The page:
By Jeremiah Dohn
Explore a memory represented by a particular film and how it (dis)accords and intersects with your identity as well as how the chosen film rhetorically “elaborated, shaped, supported, or disrupted” your individual experiences.
Brainstorming and Goals
When I first embarked on the journey this project held in store for me, I was bombarded with self-imposed questions: What film should I choose? Where should I stage it? What kind of music and effects should I use? But most important of all, what should my message be? What identifies me as me?
For me, the most important question, ‘what does my identity consist of’, seemed to be reductive. How can any one person say that they are just one thing: a band student, a dancer, a football player, a student, a single parent, a teacher, an engineer, et cetera. The assignment then transformed into something new and different. It became not what represents my identity but what blinds people from seeing its multiple parts.
When I envisioned screening my short film, “A Beautiful Rose”, I created lesson to be presented in conjunction. Students would be asked to draw a picture, nothing artistic, nothing fancy. Then the short question-answer session would follow: what does it mean to you to have an avowed label? What does it mean to have a label ascribed to you? What other things are you? How did you try to include them, if you did, into your drawing?
I envisioned this short question-answer session providing some direction into my ‘lesson’ goals; however, time was of the essence and these questions were not able to come into fruition. Although, my goals remain the same: 1) the viewers will realize that any medium, whether it is film or a simple drawing on paper, could not encompass the entirety of one’s identity, only an entire lifetime of experience is sufficient; 2) as rhetoricians, the viewers will be able to ruminate on the question the film poses through image, text, white space, music; 3) viewers will be able to see the juxtaposition of film elements along with questions of posed toward heteronormative society and the creator’s identity to create a coherent critique.
Creation and Revision
In creation and presentation of this project, I came to the realization that film is a rhetorical argument and can be re-vised. Because of American capitalistic society where film is presented as a finished product, I never put much thought into film as being the modern novel. Film production consists of editing and recaptivating the emotion, through image and sound, and restyling it numerous times until the message is fine-tuned.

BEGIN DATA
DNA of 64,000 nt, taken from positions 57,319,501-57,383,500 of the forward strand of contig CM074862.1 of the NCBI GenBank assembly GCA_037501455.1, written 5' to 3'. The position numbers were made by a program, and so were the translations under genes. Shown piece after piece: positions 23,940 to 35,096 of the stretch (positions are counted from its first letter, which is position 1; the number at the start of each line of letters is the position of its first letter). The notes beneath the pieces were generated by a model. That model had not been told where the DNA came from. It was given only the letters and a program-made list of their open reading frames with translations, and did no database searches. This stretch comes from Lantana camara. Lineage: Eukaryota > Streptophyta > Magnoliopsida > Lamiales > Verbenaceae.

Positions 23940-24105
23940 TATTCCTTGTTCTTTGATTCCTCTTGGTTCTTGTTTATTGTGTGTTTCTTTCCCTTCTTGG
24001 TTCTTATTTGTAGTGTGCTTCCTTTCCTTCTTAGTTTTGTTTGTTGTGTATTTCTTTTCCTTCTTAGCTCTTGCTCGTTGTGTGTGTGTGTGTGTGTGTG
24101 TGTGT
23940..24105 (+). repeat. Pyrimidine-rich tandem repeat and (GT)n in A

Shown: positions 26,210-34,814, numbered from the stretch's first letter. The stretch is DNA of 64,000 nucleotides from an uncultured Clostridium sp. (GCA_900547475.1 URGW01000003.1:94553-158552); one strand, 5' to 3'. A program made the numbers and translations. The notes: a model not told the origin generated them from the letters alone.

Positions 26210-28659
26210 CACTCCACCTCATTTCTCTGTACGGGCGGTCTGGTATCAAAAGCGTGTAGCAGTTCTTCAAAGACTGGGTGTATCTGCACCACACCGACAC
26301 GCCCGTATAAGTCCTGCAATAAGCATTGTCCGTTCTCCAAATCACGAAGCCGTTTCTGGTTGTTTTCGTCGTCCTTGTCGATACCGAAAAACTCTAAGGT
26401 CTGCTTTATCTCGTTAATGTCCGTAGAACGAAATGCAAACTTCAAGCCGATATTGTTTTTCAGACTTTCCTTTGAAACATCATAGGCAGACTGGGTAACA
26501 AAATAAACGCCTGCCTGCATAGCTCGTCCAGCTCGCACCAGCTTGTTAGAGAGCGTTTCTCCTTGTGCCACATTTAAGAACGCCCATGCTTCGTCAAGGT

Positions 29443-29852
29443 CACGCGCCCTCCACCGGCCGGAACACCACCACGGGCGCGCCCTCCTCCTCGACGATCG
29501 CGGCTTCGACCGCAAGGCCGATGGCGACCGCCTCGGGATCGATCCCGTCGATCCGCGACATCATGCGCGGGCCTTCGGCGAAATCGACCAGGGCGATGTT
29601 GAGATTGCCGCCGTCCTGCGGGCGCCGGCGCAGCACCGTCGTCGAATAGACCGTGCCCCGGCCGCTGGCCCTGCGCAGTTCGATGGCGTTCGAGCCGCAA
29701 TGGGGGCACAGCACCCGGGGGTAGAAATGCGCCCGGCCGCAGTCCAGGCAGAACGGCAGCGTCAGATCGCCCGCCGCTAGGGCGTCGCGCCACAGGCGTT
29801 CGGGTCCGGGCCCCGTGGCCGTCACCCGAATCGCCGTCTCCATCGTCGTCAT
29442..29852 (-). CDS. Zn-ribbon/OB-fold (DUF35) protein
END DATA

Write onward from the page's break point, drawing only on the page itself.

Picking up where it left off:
As I ruminated more on the use of film as a medium I came to the conclusion that there are fundamental differences in the creation of a film and the creation of a written argument. While pathos can play an important role in written or oral argumentation, it generally pales in comparison to logos; whereas, in film emotional appeals can take the foreground of a message and yet still balance with logic. Film depends on the audience’s ability to ruminate beyond ordinary stimuli; it requires them to synthesize and juxtapose emotion with logic in a coherent message. Thus, while the film greatly depends on the creator, the audience is equally important in the process.
Rhetorical Message and Film Analysis
The rose traditionally represents beauty and love. This image manifests itself in the viewer as ironic. The audience links the image of the rose with the protagonist who is raped and refuses to be further assume the role of the recumbent, exposed victim. The over-exposed and saturated the hues of the rose add a distorted, chimerical property to the protagonist; the act of the ‘rape’ colored his view of the world and the way the world sees him thereafter. The rose closes slowly and steadily throughout the film and I envisioned this to be seen on several levels: the viewer closing their mind about the protagonist, the protagonist closing his mind about a heteronormative society, and the social withdrawal that results from heteronormative tendencies.
I am captivated by the idea of the viewer, he or she who observes passively as events come to pass. I attempt to use this to my advantage where the viewer literally ‘walks in the shoes’ of the ‘rapist’ and to feel regret, rage, or emptiness over ‘their’ actions. The goal is to cultivate emotion within the viewer: a future contribution to society, the objectification of a fellow human being or themselves, a society which potentially drives its members to reprehensible actions.
The reason Beethoven’s first movement of “Moonlight Sonata in C# Minor” was culled is human language cannot begin to describe its poetic beauty. In addition, the minor qualities of the music beget somber yet whimsical feelings. The viewers are driven toward these feelings by the minor chords juxtaposed with image.
The audience is posed the final question: ‘will you continue to make me the object of your hate with your cruel words? Or…?’ The image of the rose fully bloomed that follows presents the possibility of future. However, this image is still saturated and over-exposed illustrate that the past is ever present, its history, remains with an individual or group identity.